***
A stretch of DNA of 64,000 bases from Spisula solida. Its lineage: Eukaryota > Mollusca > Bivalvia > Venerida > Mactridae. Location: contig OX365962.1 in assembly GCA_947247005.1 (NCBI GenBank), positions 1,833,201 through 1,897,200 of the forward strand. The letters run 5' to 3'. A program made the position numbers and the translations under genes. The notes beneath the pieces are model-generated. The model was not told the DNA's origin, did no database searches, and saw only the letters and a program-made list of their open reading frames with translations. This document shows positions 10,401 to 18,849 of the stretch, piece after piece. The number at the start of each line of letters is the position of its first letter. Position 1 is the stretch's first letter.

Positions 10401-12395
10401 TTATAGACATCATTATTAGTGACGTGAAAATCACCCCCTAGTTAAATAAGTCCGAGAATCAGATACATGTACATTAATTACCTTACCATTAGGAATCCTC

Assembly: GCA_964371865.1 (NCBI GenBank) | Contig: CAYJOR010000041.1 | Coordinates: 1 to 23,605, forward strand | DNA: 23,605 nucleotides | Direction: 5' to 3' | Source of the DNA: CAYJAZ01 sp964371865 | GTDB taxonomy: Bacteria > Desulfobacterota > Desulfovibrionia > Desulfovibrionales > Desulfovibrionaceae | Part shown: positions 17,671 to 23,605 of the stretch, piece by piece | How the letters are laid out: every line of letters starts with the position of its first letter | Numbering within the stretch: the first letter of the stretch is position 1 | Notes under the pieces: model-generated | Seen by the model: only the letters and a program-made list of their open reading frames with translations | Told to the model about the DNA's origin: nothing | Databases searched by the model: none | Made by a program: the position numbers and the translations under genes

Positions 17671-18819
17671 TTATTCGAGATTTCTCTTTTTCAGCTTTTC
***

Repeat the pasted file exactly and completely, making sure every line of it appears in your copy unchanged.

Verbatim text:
A stretch of DNA of 64,000 bases from Spisula solida. Its lineage: Eukaryota > Mollusca > Bivalvia > Venerida > Mactridae. Location: contig OX365962.1 in assembly GCA_947247005.1 (NCBI GenBank), positions 1,833,201 through 1,897,200 of the forward strand. The letters run 5' to 3'. A program made the position numbers and the translations under genes. The notes beneath the pieces are model-generated. The model was not told the DNA's origin, did no database searches, and saw only the letters and a program-made list of their open reading frames with translations. This document shows positions 10,401 to 18,849 of the stretch, piece after piece. The number at the start of each line of letters is the position of its first letter. Position 1 is the stretch's first letter.

Positions 10401-12395
10401 TTATAGACATCATTATTAGTGACGTGAAAATCACCCCCTAGTTAAATAAGTCCGAGAATCAGATACATGTACATTAATTACCTTACCATTAGGAATCCTC

Assembly: GCA_964371865.1 (NCBI GenBank) | Contig: CAYJOR010000041.1 | Coordinates: 1 to 23,605, forward strand | DNA: 23,605 nucleotides | Direction: 5' to 3' | Source of the DNA: CAYJAZ01 sp964371865 | GTDB taxonomy: Bacteria > Desulfobacterota > Desulfovibrionia > Desulfovibrionales > Desulfovibrionaceae | Part shown: positions 17,671 to 23,605 of the stretch, piece by piece | How the letters are laid out: every line of letters starts with the position of its first letter | Numbering within the stretch: the first letter of the stretch is position 1 | Notes under the pieces: model-generated | Seen by the model: only the letters and a program-made list of their open reading frames with translations | Told to the model about the DNA's origin: nothing | Databases searched by the model: none | Made by a program: the position numbers and the translations under genes

Positions 17671-18819
17671 TTATTCGAGATTTCTCTTTTTCAGCTTTTC